OEE – Not Just for TPM Programs!

If someone were to force me into a corner and only allow me to use one metric in my plant I would have to choose Overall Equipment Effectiveness (OEE). The reason I would pick it is simple… it is really 3 metrics in one! Here is a quick summary of how this powerful metric works.

The 3 Pieces of OEE

OEE looks at 3 areas:

  1. Performance: Here we compare the actual output with what that particular piece of equipment should be producing. We are really focusing in on what we call “speed losses.” For example, due to the hardness of a particular material the lathe may need to run at a slower speed than normal. So, in a given day a machine should produce 100 widgets but at the end of the day it only produces 85 widgets so we have a performance of 85% (85/100).
  2. Availability: Here we look at how much time is available to run the machine (taking out breaks, etc.) and how much we actually ran the machine. With availability we are primarily looking at our losses associated with downtime. Things like setup time, machine breakdowns, and startup losses are common culprits of availability losses. So, if there were 7 hours available to run the machine and we actually ran 6 hours our performance is 86% (6/7).
  3. Quality: Lastly OEE also looks at quality. If 80 out of the 85 widgets were acceptable (5 bad) we have a quality score of 94% (80/85).

Once we have our three percentages we simply multiply them together to get our OEE. In our example, we have an OEE of 69% (85% x 86% x 94%).

Depending on which book you read or consultant you talk to you will hear various opinions of what “world class” OEE is. I work with the thought that if you have an OEE of 80% or more you are doing well. Really well actually!

Not Just for TPM Programs!

The one thing that really irritates me is how so many people think OEE is just a maintenance thing. If we go back to the aforementioned books and consultants we mostly hear about OEE in the TPM (Total Productive Maintenance) chapter or module. This is fine as OEE and TPM definitely go together.  But let me just get on my soapbox for a bit. OEE is arguable to most holistic productivity metric known to mankind.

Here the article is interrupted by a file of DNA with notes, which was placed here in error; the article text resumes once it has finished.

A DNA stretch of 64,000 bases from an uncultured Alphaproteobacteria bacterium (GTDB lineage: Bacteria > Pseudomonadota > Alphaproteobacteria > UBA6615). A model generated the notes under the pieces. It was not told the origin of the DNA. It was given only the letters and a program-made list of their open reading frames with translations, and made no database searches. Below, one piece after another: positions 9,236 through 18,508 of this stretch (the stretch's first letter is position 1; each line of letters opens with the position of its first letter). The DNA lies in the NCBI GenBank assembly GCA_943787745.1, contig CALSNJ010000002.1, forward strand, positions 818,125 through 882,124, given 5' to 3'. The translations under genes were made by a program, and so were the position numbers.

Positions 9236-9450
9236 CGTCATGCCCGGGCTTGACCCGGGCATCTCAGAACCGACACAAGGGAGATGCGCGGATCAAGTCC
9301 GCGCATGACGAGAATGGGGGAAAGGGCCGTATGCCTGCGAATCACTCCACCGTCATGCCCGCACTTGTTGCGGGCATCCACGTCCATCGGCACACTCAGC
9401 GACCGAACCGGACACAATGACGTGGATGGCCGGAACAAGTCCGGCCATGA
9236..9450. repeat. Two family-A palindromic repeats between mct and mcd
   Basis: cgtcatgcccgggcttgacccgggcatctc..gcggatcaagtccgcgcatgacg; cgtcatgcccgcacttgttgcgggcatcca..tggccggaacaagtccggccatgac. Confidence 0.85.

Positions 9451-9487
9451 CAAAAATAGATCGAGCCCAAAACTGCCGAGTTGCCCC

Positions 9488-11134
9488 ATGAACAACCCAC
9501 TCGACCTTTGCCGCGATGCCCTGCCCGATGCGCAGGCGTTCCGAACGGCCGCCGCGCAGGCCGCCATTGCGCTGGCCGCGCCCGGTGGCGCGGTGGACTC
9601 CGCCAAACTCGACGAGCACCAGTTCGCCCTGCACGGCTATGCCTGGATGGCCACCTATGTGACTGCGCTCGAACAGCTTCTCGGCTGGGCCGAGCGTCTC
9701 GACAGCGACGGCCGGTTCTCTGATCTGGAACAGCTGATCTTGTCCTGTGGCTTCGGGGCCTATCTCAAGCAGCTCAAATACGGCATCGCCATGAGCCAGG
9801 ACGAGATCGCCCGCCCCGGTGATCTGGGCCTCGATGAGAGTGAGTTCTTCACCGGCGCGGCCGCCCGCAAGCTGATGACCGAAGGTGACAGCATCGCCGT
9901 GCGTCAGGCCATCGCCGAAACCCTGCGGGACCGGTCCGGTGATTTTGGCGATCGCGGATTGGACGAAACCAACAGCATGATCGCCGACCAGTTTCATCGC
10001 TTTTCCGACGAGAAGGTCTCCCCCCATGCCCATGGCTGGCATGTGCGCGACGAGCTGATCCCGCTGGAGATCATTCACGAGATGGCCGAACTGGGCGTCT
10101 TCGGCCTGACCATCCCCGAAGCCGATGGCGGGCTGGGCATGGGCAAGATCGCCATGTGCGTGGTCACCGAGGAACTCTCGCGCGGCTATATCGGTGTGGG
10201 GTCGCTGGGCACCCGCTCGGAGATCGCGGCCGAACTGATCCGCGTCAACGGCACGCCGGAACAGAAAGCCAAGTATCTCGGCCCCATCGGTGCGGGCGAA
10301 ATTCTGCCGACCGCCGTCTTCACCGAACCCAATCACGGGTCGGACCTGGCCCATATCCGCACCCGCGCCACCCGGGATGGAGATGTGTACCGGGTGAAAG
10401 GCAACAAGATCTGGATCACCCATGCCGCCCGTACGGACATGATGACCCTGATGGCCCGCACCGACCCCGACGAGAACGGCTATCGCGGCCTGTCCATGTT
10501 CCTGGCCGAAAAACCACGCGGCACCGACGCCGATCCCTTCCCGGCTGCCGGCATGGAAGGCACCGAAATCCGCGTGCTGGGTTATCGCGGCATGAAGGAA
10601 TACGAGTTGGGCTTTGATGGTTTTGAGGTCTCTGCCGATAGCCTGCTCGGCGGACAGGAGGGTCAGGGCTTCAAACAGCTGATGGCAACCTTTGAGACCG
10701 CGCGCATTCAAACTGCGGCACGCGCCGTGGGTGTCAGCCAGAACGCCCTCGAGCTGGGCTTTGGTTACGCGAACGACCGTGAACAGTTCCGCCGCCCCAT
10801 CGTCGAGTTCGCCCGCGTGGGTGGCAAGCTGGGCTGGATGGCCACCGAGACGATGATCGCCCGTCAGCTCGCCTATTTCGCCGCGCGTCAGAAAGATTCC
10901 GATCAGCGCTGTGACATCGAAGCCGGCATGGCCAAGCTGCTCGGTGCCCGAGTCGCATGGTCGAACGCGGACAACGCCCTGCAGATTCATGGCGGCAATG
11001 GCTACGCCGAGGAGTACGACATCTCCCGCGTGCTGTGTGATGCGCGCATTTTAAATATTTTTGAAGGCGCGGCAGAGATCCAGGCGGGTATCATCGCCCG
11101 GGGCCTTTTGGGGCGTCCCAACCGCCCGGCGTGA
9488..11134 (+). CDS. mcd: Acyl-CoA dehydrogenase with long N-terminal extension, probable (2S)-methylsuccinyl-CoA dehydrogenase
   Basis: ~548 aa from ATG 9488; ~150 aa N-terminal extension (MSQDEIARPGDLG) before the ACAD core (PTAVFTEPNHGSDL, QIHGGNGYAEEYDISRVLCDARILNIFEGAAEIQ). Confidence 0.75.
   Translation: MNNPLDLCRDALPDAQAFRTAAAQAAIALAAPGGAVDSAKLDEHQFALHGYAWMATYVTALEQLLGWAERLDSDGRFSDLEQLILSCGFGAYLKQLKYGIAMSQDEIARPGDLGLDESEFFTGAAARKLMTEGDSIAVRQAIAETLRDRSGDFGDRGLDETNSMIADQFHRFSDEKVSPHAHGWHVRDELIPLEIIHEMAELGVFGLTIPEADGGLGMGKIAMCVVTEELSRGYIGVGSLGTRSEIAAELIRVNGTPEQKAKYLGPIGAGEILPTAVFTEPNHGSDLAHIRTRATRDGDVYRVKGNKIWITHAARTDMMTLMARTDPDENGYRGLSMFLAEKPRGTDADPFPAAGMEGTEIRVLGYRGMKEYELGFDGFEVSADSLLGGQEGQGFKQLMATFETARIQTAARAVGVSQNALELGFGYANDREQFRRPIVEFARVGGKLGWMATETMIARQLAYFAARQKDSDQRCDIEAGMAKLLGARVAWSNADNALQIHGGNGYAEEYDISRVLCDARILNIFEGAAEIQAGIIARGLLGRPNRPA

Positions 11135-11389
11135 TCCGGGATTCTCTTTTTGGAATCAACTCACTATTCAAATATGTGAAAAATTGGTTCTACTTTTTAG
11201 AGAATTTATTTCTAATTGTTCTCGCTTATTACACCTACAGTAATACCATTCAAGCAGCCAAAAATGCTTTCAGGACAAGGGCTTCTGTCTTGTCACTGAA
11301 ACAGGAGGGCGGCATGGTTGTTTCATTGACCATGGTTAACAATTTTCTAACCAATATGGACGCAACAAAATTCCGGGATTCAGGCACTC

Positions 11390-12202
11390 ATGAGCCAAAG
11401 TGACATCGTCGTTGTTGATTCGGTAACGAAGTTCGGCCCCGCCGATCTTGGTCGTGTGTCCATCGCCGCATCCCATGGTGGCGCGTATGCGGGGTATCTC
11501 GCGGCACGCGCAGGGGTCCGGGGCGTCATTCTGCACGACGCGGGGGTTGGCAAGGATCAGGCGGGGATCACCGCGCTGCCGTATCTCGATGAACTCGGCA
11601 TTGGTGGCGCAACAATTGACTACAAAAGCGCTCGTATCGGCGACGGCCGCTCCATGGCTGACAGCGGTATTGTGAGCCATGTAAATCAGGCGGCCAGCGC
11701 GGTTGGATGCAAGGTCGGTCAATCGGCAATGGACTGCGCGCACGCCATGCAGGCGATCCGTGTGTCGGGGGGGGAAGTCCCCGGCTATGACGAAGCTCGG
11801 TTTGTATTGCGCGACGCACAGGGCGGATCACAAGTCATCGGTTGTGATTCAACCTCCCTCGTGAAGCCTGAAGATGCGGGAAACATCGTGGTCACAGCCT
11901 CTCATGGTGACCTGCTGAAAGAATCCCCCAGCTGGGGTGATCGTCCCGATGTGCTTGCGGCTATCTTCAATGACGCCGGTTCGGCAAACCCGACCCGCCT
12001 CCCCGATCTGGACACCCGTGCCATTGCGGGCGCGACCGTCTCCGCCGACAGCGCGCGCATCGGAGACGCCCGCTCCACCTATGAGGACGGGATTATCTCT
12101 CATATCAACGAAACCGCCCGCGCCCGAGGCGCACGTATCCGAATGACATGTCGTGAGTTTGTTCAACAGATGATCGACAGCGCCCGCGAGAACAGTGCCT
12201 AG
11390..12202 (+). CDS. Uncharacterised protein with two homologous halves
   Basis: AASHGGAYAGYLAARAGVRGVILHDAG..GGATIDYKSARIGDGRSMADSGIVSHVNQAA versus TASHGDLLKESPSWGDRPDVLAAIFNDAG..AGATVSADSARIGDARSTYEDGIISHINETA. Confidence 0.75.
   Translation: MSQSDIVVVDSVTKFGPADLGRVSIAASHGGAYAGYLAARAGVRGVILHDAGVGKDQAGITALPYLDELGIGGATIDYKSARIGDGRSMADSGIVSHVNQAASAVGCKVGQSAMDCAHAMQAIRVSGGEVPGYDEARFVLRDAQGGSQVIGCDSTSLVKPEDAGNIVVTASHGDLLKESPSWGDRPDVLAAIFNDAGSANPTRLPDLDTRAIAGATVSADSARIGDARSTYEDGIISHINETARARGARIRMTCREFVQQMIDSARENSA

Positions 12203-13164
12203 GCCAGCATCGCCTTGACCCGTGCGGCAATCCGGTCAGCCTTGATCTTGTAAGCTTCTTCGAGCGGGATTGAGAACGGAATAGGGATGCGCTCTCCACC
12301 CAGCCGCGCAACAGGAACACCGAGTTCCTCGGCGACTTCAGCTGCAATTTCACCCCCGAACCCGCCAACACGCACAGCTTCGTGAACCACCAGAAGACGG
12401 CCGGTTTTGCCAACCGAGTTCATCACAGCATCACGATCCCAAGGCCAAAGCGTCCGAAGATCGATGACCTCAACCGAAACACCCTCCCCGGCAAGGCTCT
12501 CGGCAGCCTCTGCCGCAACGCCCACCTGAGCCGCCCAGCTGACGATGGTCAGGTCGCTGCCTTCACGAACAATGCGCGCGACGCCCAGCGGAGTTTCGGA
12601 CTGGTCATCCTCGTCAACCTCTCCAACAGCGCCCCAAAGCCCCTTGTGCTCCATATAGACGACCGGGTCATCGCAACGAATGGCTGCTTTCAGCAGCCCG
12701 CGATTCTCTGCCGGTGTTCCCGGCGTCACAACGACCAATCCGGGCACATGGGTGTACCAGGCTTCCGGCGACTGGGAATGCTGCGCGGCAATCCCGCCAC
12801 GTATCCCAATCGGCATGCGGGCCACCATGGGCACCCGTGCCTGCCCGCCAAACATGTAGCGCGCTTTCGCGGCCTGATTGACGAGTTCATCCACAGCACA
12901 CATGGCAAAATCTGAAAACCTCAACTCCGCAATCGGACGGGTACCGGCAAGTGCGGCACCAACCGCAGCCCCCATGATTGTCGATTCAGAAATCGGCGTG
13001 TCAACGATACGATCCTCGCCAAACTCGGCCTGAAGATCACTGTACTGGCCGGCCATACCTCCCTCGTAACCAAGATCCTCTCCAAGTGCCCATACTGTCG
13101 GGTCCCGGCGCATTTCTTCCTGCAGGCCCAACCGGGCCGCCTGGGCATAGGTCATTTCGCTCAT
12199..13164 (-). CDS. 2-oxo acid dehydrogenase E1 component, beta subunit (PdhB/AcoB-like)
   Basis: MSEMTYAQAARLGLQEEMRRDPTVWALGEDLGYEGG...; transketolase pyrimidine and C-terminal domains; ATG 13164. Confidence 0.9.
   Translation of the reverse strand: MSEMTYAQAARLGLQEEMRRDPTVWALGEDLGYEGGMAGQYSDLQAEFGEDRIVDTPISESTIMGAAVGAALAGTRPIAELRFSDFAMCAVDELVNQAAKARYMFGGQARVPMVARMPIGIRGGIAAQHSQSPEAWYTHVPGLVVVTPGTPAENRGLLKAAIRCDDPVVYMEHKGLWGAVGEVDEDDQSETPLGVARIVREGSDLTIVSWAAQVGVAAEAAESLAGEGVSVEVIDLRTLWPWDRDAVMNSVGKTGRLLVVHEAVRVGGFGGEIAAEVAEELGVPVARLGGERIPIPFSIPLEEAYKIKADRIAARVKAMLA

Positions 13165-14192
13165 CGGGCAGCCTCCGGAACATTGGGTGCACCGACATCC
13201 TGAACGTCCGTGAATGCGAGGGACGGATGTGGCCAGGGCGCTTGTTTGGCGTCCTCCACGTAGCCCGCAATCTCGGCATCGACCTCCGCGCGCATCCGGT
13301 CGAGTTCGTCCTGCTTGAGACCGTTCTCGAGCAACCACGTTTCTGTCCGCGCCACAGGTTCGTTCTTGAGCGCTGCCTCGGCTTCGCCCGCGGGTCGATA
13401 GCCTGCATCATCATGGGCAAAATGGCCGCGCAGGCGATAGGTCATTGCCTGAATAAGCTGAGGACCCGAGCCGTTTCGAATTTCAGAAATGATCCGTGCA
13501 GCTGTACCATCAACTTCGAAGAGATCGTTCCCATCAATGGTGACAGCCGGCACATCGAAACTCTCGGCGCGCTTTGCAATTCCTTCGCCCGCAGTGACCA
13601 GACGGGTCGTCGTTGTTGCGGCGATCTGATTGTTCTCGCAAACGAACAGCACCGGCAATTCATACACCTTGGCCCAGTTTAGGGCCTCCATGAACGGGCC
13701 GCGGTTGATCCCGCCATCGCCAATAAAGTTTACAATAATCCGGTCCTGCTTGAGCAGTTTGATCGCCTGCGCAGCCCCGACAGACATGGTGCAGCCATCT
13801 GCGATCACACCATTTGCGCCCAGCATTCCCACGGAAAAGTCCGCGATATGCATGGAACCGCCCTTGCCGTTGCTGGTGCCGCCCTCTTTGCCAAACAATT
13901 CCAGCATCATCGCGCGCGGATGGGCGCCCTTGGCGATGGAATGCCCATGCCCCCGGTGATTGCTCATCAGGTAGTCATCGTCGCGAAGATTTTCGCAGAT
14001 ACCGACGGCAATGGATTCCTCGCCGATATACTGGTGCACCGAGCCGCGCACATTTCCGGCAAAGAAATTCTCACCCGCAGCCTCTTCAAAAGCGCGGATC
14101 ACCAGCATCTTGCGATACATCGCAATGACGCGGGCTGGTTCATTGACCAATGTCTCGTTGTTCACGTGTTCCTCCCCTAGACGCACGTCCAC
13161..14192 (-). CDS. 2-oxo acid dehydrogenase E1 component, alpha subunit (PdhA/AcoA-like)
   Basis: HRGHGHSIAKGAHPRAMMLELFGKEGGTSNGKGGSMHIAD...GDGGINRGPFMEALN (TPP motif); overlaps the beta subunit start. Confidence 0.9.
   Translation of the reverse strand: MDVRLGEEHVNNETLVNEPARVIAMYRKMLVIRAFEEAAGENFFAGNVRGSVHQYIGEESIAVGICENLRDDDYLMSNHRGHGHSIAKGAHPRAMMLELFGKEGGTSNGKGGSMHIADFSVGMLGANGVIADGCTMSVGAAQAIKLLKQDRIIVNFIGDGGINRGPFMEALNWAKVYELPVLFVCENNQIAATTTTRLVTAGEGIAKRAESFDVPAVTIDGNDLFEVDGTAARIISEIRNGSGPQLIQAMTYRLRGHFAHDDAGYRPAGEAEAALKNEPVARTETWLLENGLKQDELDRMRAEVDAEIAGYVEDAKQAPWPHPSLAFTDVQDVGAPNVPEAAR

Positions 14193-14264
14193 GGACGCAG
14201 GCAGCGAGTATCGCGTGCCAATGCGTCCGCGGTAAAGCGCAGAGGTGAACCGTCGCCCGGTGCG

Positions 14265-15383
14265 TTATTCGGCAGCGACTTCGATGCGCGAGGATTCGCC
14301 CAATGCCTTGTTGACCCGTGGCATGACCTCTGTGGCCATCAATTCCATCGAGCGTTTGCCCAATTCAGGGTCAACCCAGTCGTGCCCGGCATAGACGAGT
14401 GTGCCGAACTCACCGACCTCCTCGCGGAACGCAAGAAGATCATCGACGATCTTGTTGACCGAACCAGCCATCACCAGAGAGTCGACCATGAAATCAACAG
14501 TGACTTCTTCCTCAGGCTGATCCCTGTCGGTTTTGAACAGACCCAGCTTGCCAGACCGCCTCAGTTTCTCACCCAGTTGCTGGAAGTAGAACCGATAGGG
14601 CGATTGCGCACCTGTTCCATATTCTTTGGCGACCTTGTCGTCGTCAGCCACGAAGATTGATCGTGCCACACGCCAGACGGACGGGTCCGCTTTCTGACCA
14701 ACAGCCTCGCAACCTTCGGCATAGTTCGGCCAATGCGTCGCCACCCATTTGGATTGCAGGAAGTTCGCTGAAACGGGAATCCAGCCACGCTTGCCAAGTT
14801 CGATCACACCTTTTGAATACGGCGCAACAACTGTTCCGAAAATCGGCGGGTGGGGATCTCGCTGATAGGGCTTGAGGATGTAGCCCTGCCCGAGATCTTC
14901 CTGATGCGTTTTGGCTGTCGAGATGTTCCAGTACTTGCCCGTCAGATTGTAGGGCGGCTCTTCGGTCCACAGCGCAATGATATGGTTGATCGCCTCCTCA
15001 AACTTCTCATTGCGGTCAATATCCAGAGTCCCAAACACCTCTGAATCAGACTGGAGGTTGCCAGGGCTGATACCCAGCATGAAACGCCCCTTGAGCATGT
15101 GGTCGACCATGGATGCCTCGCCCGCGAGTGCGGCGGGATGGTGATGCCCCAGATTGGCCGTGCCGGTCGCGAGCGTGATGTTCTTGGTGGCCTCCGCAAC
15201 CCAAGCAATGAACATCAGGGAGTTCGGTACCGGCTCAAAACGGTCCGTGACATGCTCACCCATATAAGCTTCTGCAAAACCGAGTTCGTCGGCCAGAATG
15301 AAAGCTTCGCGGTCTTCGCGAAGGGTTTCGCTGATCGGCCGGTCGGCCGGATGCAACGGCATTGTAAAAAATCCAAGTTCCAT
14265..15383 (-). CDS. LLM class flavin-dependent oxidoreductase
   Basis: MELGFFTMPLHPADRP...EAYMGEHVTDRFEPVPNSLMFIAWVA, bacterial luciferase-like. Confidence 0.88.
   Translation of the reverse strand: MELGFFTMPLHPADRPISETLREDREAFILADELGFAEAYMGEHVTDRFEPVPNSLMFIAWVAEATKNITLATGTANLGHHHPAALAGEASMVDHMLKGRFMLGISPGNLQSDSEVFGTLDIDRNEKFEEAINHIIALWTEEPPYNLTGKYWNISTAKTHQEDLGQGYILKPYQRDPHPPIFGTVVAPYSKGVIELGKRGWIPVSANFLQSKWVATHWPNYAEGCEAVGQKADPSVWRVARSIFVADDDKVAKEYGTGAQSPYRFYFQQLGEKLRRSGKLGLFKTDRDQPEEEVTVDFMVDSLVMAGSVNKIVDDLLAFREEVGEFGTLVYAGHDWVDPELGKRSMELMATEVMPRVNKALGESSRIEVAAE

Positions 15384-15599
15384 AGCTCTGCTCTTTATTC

So if you think the maintenance guys are the only people that should be driving OEE with their TPM program you are dead wrong.  Anyone and everyone that cares how many widgets are produced in the plant should care about OEE.

The operator should care (and be intimately involved in capturing the data). The line supervisor should care. The quality manager should care. The plant manager should definitely care. The maintenance team should care. Even the controller, who wants to see all the cash flowing on the financial statements, should care. Heck, your significant other, who wants to see you employed for a long time, should care about OEE! It’s just that important.

Here is free video and OEE calculator you can download.  And yes, I know, it is in the TPM section of this website.  C’est la vie.

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4 Comments

  1. Jim Barnard

    December 22, 2007 - 12:46 pm

    What happens if you don’t have orders? Won’t you take a hit with this metric? I ask since over production seems to be more critical than poor OEE. Am I missing something?

  2. JWDT

    December 22, 2007 - 7:41 pm

    OEE is a great indicator and exposer of problems that need to be addressed. In my opinion, to drive OEE to as high as possible requires the base assumption that a) you are over capacity & b) each machine completes an end product from start to finish. OEE is great if you are looking at one machine, but if you look at the overall (assuming an unbalanced line) it may actually make you overproduce.

  3. Ron Pereira

    December 22, 2007 - 11:07 pm

    Hi Jim and JWDT,

    Great question and comments.

    Theoretically, OEE could lead one to over produce if your sole mission was to maximize the availability portion of the formula.

    My approach is to simply allow the operator the downtime code of “no demand” which still counts as downtime and technically dings you on OEE. And it should.

    However, the problem (and it is a problem) here is simple. The constraint is something other than this asset. It’s the market or the supply chain or whatever. Whatever it is we need to know about it and do something about it.

    The key to OEE is that it is a holistic measure of productivity… so it’s not just about the machine(s). It’s about the whole system.

    Remember, we would love to maximize the use of our machines assuming they were producing product someone wanted. That is how you maximize things like RONA. But, of course, we never ever want to over produce for the sake of OEE.

    The other option is to play around with the available time in the formula. But in my opinion this is a slippery slope and I would stay away from doing this.

    Finally, I would definitely focus my OEE analysis on constraint assets first and foremost. This also helps with the potential over production issue.

    Thanks for the comments guys.